Mortgage refinancing – the good, the hype, & the ugly

Eagle Wealth Management |


Happy Monday Eagle Wealth Community,

One of the biggest parts of our jobs is listening and lately, we’ve heard a trend in our conversations.  Many of you have asked if it’s the right time to consider a mortgage refinance.  So, let’s dive in and touch on the key questions you need to answer to make an informed decision.

If you purchased your house when interest rates were higher than current record lows, you might be wondering: should I refinance?  You’d think the answer would be simple — a lower interest rate is better, right?

However, it really depends on your situation.  And with the way fees and mortgage interest work, a refinance can be a bad deal.

Here are some key questions to consider:

One:  How long is the new mortgage term?  Mortgage interest is front-loaded, so if you get another 30-year loan, you're likely significantly adding to the total interest you'll pay for your house.  On the other hand, if you refinance your new 30 year mortgage, you can always pay extra to the principal can take that interest savings to pay off your loan faster, it could be a savvy choice.  Based on the small difference in interest rates savings and large payment difference between a 15 and 30 year mortgage, it is usually safer to do a 30 year mortgage that you can pay extra to rather than be tied into a larger payment that you can not lower.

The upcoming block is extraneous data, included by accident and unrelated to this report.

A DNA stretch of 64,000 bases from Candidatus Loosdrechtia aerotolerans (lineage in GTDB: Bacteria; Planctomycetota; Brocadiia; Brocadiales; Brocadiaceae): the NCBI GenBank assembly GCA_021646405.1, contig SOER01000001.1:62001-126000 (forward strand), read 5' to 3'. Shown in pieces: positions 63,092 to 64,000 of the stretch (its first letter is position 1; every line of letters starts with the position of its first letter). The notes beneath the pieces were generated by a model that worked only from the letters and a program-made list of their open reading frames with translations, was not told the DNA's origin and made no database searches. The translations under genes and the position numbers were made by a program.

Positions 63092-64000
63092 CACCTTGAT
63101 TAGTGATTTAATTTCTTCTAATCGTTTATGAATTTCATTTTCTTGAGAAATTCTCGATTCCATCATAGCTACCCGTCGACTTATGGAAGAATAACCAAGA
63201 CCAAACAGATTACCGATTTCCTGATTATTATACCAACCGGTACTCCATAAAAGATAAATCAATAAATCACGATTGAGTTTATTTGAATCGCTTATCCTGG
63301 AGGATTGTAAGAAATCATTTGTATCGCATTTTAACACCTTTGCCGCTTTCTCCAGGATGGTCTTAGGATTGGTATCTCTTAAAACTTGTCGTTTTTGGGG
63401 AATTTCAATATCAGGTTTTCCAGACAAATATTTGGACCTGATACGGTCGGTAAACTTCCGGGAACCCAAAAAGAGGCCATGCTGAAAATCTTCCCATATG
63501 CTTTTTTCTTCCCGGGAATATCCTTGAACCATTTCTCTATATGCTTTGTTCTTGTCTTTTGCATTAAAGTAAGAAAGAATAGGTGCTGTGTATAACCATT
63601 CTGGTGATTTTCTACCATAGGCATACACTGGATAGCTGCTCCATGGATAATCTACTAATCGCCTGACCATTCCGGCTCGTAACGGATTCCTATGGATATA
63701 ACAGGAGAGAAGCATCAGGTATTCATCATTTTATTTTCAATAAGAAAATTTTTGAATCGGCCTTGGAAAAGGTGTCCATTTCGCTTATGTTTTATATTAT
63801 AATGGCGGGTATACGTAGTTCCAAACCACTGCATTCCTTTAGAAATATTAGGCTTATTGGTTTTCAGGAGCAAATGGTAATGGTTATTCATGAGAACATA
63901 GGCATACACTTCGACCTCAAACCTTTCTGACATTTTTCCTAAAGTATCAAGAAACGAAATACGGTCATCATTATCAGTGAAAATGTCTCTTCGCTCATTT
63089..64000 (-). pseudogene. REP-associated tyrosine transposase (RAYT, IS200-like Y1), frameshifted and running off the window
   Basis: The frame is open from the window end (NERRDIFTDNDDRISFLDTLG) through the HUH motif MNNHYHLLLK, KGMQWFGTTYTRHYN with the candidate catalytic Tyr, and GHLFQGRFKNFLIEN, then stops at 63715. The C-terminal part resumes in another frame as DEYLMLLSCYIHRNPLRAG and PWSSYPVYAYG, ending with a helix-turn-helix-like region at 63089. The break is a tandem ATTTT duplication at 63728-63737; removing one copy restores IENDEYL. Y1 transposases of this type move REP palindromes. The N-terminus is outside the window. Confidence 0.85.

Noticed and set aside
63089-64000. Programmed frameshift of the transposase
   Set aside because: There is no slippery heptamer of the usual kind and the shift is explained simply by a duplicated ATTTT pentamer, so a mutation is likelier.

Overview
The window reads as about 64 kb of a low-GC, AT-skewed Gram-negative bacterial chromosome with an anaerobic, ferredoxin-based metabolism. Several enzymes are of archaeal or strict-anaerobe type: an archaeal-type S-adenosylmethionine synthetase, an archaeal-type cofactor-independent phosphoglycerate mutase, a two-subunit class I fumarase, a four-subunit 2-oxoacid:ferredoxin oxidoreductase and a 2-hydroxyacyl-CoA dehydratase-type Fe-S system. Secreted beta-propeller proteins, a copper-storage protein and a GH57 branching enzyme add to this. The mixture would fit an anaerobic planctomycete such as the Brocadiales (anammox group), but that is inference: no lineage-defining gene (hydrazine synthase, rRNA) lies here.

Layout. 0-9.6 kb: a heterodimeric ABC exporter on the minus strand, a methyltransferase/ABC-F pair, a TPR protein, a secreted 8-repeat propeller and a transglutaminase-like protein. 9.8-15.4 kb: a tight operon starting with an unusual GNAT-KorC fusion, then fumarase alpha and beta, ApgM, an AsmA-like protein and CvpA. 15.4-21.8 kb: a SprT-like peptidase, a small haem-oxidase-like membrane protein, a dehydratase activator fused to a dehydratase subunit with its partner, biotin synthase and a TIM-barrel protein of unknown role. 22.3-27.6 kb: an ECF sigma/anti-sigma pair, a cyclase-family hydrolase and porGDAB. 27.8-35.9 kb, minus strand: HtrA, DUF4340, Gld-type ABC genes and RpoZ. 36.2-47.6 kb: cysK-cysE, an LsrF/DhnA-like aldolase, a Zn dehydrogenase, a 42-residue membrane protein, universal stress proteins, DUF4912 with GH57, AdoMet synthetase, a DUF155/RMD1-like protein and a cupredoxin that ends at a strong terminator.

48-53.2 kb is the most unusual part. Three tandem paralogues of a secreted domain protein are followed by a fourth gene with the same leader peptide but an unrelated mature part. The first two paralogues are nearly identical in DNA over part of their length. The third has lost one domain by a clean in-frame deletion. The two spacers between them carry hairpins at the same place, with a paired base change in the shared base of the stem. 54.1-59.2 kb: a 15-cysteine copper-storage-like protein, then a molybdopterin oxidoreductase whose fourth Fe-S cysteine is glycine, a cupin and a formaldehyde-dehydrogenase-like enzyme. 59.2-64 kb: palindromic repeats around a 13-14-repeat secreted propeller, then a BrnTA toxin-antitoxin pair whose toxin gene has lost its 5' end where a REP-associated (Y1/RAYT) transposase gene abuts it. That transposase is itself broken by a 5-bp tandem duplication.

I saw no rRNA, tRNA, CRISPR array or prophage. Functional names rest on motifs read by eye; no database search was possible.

Two:  What are you going to do with any money you take out or save in payments?  If you can put it toward your financial goals, refinancing might be a smart money move.   However, if the extra money just gets spent, it’s not benefiting your overall finances.

Three:  What’s it going to cost you to refinance?  If you’re looking to lower your monthly payments, make sure you understand how many years it will take to break even on financing fees.  If you leave your house before that period is up, you’ll have lost money.

And Four:  What else is going on in your financial life?  Do you have debt you’re paying down?  Are you expecting any major life events?  Will you qualify for a new mortgage?  These all will affect your refinancing decision.